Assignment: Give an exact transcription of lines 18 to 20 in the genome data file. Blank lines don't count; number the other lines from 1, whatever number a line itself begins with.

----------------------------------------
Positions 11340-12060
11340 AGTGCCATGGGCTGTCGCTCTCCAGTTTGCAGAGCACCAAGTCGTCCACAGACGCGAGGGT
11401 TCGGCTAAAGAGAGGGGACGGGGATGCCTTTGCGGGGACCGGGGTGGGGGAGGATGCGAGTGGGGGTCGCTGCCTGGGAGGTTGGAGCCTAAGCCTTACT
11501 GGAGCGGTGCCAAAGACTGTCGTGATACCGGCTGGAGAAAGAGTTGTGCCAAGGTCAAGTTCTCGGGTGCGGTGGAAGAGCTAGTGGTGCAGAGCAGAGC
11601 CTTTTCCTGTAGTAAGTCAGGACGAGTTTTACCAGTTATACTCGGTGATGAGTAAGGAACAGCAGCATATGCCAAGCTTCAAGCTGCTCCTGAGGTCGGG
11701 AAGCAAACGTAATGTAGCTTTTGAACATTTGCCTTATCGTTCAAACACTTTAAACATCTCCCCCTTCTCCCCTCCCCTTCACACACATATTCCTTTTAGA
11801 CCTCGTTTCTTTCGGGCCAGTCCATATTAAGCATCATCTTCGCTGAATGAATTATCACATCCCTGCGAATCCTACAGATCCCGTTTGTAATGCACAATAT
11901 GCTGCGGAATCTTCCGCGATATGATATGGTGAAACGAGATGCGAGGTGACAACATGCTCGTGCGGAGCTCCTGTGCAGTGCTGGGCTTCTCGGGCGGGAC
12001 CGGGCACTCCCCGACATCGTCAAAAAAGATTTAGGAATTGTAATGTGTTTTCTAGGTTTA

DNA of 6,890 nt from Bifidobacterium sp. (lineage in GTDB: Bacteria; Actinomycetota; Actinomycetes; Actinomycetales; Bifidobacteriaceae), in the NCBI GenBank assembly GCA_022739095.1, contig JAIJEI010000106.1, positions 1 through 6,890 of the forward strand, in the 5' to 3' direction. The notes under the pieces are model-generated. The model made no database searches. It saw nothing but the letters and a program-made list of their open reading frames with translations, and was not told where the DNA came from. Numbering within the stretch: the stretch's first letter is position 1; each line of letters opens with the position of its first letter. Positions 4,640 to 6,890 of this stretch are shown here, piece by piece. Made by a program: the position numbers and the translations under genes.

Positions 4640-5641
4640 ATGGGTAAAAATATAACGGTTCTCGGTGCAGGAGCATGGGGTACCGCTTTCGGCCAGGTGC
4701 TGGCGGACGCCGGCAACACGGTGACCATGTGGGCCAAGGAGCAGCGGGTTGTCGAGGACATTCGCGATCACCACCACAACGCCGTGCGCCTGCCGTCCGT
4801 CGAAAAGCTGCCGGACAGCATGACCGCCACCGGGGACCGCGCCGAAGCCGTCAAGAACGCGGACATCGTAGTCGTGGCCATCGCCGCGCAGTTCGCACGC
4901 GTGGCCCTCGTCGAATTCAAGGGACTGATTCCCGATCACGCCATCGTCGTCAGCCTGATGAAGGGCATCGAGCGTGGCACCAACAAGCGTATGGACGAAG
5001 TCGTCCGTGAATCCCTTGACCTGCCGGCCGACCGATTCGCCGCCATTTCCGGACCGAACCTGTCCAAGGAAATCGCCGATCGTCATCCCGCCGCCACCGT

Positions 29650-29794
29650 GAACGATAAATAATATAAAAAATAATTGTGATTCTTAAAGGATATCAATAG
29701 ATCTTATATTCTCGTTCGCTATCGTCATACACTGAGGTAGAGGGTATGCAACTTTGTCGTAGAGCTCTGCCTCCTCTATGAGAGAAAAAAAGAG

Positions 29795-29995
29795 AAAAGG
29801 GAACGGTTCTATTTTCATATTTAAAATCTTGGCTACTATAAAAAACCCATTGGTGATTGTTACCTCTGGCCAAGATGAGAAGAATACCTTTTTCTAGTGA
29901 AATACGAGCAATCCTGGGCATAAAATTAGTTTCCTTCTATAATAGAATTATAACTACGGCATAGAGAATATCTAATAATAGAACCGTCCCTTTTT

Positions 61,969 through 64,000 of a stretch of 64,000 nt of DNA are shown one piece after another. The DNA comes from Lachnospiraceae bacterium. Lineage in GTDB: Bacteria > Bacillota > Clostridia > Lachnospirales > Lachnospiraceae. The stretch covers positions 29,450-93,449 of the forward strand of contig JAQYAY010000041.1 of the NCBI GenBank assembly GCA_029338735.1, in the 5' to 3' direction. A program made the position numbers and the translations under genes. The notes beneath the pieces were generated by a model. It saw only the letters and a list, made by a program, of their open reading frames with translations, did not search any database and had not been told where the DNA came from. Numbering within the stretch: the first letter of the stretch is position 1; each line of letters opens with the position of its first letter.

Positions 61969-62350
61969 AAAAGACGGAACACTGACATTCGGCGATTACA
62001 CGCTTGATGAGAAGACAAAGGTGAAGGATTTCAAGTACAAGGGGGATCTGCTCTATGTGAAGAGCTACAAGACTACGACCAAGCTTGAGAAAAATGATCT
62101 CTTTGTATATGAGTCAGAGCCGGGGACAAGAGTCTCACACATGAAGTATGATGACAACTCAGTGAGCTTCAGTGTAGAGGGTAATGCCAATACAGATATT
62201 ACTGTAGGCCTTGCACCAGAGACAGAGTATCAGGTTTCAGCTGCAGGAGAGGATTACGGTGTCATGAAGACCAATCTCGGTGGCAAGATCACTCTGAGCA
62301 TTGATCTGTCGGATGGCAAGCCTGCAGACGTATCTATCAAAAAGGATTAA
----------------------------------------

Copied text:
29650 GAACGATAAATAATATAAAAAATAATTGTGATTCTTAAAGGATATCAATAG
29701 ATCTTATATTCTCGTTCGCTATCGTCATACACTGAGGTAGAGGGTATGCAACTTTGTCGTAGAGCTCTGCCTCCTCTATGAGAGAAAAAAAGAG

Positions 29795-29995